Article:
This is the kind of news story that will make you shake your head at where we are as a culture.
However, to his peril, Eich also supports traditional marriage.
In 2008, he donated $1,000 to California’s Proposition 8, which defined marriage as the union of a man and a woman.
His relatively small donation was enough to mobilize staffers in his own company to publicly condemn Eich being named as the CEO of Mozilla Corporation. They took to social media to voice their displeasure. Others joined them, such as online dating site OkCupid.
The pressure led Brendan Eich to resign yesterday.
Eich’s departure led actor and gay-rights activist George Takei to post on his immensely popular Facebook page that Mozilla staffers “can now work in a hate-free zone.”
That’s quite the powerful accusation – that merely holding the view that marriage should be defined as a union between a man and a woman can create an environment of “hate.”
Indeed, that word – hate – gets thrown around a lot when it comes to those of us who hold to a view of natural marriage.
Nevermind that Eich never discussed his support of one-man, one-woman marriage while in his professional role. On the contrary, Eich has said he’s always “kept my personal beliefs out of it [Mozilla].”
Mr. Eich even sponsors a project that helps minorities, including those who are LGBTQ, get training and support.
Maybe that’s why Mozilla Executive Chairwoman Mitchell Baker is quoted as saying she “never saw any kind of behavior or attitude from him that was not in line with Mozilla’s values of inclusiveness.”
And yet, Eich is accused of hatred and gets ousted from the company he helped start simply because he supports natural marriage.
It’s enough to make a reasonable person’s head spin.
Even influential author and blogger Andrew Sullivan, who is openly gay, is recoiling at how Eich has been treated. In a blog post, Sullivan writes, “The whole episode disgusts me – as it should disgust anyone interested in a tolerant and diverse society.”
Sullivan also quotes a reader who disagrees with Eich over gay marriage, but who gets the bigger issues at hand: “There’s no freedom of speech if you can’t be employed while holding your opinion.”
Yet this is where we are.
Sullivan and others coming to Eich’s defense are right. It’s wrong and ridiculous. It’s reverse discrimination. It’s social bullying, pure and simple. I’m reminded of the title of that off-beat comedy from another era:
“It’s a Mad, Mad, Mad, Mad World.”
Indeed it is.
Let me ask this:
Is it not reasonable for those who support same-sex marriage to extend to us the same level of tolerance they expect from us?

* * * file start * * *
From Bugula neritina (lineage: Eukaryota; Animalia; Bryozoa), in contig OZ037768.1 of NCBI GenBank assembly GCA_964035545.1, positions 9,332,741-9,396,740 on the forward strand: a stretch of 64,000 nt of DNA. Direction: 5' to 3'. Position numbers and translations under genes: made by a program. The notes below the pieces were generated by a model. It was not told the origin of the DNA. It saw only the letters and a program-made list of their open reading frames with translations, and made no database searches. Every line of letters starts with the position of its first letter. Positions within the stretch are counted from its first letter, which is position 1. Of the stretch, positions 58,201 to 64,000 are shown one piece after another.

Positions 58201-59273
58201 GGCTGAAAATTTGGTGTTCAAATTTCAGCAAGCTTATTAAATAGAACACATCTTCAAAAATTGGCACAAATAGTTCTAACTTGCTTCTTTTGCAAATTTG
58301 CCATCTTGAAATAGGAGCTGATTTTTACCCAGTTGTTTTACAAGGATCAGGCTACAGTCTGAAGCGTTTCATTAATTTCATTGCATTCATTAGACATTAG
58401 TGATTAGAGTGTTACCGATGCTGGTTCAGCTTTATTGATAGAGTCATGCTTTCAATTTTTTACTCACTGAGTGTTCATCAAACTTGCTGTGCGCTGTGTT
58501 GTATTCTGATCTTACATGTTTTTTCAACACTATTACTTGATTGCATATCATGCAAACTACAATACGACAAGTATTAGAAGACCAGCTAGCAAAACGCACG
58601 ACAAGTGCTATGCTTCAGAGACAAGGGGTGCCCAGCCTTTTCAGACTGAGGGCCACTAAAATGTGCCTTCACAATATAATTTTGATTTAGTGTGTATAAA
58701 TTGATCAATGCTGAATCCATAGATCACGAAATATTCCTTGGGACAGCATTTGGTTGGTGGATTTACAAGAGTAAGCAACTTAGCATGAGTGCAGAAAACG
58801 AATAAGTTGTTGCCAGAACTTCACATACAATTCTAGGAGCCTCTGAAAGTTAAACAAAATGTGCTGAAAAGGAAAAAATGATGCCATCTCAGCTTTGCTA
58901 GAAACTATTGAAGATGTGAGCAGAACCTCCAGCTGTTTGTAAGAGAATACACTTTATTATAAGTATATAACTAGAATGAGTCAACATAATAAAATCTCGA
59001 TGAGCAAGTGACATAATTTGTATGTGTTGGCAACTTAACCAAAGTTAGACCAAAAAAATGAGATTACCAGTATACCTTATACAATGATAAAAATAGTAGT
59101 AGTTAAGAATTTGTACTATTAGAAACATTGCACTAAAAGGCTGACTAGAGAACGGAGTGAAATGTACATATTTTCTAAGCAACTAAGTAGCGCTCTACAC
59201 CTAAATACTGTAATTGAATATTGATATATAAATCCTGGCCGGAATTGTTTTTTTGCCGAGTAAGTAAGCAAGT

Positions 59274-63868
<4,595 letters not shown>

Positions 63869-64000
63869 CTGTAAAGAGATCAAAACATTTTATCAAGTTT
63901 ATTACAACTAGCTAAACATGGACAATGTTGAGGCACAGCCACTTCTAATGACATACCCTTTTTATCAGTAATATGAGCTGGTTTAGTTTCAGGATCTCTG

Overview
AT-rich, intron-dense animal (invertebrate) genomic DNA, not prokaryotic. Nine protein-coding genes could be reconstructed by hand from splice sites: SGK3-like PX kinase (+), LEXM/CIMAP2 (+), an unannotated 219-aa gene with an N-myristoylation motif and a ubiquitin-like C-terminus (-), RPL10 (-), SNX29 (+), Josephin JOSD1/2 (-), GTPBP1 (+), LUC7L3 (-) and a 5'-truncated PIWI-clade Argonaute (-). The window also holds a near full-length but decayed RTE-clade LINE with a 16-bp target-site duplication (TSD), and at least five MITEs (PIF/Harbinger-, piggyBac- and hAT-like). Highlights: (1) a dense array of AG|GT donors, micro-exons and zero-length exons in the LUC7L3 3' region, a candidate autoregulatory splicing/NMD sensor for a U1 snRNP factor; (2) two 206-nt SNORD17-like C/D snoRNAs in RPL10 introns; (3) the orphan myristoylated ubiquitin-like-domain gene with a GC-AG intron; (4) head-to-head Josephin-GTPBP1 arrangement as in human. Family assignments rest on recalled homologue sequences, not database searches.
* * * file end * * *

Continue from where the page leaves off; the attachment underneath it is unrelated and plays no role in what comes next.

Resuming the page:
I certainly think it is.
So how should a Christian practically respond to news like this?
Our natural inclination would be to engage our “fight or flight response.” Some of us would want to retaliate, using the same name-calling and punishing tactics being used against Eich and others who are being penalized for their views on marriage or homosexuality.
Other believers are tempted to disengage and retreat. They feel like going underground and ignoring the culture – after all, it’s clearly evident there can be a price to pay for voicing our support of natural marriage.
May I suggest you pull back from either of these options?
Instead, I encourage you to continue to stand for truth in love. Without wavering. Willing to pay whatever price comes.
That’s the way of Jesus’ disciples. We engage in a way that’s different from the world, because we are motivated by love. It’s not about winning every argument. It’s about serving as a witness to the power of the Gospel.
We need to speak up and out, with respect of course… but we simply can’t stay silent.
Let’s also continue to educate ourselves on why these issues matter.
As the culture increasingly rejects the principles we see in the Bible, we need to explain why marriage and family matters. It’s no longer enough to know in our gut that what we believe is right – now we have to provide a defense to a skeptical world.
Focus’ upcoming movie, “Irreplaceable,” will help you be confident in standing for God’s design for family. It will debut in more than 700 cinemas around the nation in a one-night event on May 6 and will feature experts and real families explaining the wisdom of God’s plan for culture and society. Tickets are available now.
I hope you and your family can join us on May 6 – it’s a simple way you can take a stand for what’s right.
Learn more about “Irreplaceable,” the one-night theatrical event showing on May 6